Appellant Sofet purchased a used 1979 Mercedes Benz 280SE that appellee Roberts allegedly had imported into the United States. Although appellant did not purchase the vehicle from Roberts, he bought it "under the belief and information that the original importer had conformed to all State and Federal laws and that the vehicle could be properly licensed, titled, registered and insured in the State of Georgia." Asserting he was damaged by appellee's failure to bring the car into compliance with the applicable standards, appellant filed suit. In a pre-trial order, the issues were narrowed to breach of contract and negligence. Concluding that no privity of contract existed between the parties, the trial court granted appellee's motions to dismiss and for judgment on the pleadings. This appeal followed.
1. Appellant argues that matters outside the pleadings were considered, thereby converting appellee's motion for judgment on the pleadings into one for summary judgment (see OCGA 9-11-12
(c)), and that he was not given the requisite 30 days from the date of service of the motion in which to respond to the motion. See OCGA 9-11-56
; Rule 6.2 of the Uniform Superior Court Rules. Since there is nothing in the trial court's order or in the record that reflects that the trial court considered matters outside the pleadings, we cannot join in appellant's conclusion. See Thigpen v. Johnson, 169 Ga. App. 410 (2) (313 SE2d 121) (1984)
2. " 'Under the Civil Practice Act a motion to dismiss a complaint for failure to state a claim upon which relief may be granted should not be granted unless averments in the complaint disclose with certainty that [plaintiff] would not be entitled to relief under any state of facts that could be proven in support of the claim.' [Cit.]" Ledford v. Meyer, 249 Ga. 407 (2) (290 SE2d 908) (1982)
. A similar standard must be met to justify the grant of a judgment on the pleadings. See Bergen v. Martindale-Hubbell, 176 Ga. App. 745 (1) (337 SE2d 770) (1985)
. In the case at bar, appellant attempted to set forth a breach of contract claim. Since privity of contract must exist between parties in order to maintain a suit on the contract (Stein Steel &c. Co. v. Goode Constr. Co., 83 Ga. App. 821
, 822 (65 SE2d 183
) (1951)), and there is no evidence of the existence of a contract between appellant and appellee, it was not error to grant the motions to dismiss and for judgment on the pleadings to appellee on the contractual claim.
In his negligence claim, appellant maintains that appellee, as importer of the vehicle, had a duty under federal and state law to modify the car in order to meet applicable standards and that appellee's breach of that duty injured appellant. OCGA 51-1-6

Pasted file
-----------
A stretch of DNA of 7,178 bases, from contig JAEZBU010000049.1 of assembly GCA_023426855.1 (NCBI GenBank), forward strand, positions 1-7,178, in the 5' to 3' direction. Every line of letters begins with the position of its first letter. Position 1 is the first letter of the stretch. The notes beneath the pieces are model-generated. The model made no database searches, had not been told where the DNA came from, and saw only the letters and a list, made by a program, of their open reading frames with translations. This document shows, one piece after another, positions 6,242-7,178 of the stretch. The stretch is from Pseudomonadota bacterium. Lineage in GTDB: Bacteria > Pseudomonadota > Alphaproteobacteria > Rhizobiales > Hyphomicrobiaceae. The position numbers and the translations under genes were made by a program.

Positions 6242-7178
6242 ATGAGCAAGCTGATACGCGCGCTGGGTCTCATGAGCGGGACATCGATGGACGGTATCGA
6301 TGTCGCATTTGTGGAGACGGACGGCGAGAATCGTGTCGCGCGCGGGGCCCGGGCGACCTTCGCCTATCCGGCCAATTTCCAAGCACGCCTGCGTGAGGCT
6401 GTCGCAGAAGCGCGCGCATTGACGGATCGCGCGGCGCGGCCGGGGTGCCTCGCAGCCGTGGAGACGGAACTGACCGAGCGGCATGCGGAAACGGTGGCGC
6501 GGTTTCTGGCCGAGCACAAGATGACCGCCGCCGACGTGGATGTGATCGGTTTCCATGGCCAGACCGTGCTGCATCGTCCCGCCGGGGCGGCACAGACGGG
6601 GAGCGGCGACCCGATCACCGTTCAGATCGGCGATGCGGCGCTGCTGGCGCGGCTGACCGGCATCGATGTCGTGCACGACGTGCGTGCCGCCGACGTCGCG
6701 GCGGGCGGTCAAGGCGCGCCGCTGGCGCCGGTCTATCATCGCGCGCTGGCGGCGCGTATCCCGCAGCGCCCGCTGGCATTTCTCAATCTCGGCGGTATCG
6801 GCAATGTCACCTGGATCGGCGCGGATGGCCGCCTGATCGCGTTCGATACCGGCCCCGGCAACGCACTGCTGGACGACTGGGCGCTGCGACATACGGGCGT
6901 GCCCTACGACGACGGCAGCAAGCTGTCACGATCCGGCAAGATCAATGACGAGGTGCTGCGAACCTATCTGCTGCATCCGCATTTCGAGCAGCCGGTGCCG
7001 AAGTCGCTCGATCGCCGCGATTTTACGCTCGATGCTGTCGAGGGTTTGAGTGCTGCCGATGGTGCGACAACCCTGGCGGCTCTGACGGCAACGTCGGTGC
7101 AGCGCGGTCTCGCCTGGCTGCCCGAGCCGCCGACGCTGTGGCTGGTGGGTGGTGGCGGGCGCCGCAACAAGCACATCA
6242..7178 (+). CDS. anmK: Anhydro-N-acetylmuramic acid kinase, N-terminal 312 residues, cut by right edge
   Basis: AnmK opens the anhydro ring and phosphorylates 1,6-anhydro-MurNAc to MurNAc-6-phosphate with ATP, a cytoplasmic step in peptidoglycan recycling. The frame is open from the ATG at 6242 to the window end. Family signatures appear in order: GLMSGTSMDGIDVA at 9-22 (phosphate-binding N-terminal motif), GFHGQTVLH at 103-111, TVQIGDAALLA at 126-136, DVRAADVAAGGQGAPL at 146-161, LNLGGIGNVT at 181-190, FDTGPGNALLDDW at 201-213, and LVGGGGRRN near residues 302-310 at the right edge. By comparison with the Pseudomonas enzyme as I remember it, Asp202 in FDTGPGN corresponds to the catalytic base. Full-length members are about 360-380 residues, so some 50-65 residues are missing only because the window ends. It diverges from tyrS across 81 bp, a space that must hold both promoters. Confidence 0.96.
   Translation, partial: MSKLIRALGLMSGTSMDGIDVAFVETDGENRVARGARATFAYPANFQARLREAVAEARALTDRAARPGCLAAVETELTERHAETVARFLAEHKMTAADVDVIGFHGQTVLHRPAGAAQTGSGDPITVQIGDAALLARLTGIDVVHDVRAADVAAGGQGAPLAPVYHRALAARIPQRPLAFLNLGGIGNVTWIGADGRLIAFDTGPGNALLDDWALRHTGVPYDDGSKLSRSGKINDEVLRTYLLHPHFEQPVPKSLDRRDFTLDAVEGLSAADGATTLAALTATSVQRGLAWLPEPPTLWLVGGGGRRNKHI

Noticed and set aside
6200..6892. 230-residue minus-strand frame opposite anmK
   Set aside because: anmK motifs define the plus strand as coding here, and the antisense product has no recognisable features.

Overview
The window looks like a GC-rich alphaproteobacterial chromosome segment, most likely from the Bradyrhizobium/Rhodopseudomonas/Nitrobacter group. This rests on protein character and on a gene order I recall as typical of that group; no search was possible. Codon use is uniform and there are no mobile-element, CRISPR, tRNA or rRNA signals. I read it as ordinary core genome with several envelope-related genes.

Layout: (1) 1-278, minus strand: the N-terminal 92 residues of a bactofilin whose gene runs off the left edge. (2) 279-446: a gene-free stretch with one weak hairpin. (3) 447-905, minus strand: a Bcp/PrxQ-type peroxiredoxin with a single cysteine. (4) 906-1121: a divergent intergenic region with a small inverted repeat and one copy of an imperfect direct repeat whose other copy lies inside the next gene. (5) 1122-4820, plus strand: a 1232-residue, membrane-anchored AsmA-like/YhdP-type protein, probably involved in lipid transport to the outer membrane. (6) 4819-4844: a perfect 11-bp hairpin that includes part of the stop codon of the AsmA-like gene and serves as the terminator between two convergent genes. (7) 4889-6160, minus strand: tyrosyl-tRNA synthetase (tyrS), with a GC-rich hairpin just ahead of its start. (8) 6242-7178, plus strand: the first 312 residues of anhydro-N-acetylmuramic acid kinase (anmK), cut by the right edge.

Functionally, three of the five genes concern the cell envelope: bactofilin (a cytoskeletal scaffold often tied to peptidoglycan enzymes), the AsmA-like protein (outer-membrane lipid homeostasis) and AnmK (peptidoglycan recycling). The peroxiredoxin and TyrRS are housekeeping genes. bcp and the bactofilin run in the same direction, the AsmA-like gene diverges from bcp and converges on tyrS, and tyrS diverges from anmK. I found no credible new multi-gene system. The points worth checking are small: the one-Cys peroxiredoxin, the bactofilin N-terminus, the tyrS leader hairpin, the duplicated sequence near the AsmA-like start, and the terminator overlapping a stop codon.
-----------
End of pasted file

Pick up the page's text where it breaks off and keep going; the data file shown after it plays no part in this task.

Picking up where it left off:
provides: "When the law requires a person to perform an act for the benefit of another . . . although no cause of action is given in express terms, the injured party may recover for the breach of such legal duty if he suffers damage thereby." It is clear from the pleadings, however, that appellant did not allege that appellee's negligence caused appellant damage to his person or property but that appellant sought damages " 'attendant to his receiving a vehicle not up to the standards that he contracted to purchase [from a third party]; he simply sued for loss of the benefit of his bargain.' [Cit.] Under these particular circumstances, 'such damages are not recoverable in negligence. [Cits.]' " Waller v. Transworld Imports, 155 Ga. App. 438 (1) (271 SE2d 1) (1980)
. "[I]n the absence of an accident, there can be no action in negligence to recover the loss of the economic value of a defective product, unless there is some personal injury or damage to other property." Vulcan Materials Co. v. Driltech, 251 Ga. 383 (1) (306 SE2d 253) (1983)
. See also Long v. Jim Letts Olds., 135 Ga. App. 293
, 295 (217 SE2d 602
) (1975). It was not error to grant appellee's motions to dismiss and for judgment on the pleadings on appellant's negligence claim.
3. Appellant contends he asserted a prayer for equitable relief which should have survived the dismissal of his legal claims. The only equitable relief appellant sought was for rescission of the contract. Inasmuch as we have agreed with the trial court that no privity of contract existed between appellant and appellee, the trial court did not err in dismissing that portion of appellant's complaint which sought rescission.
Joseph E. Cheeley III, for appellee.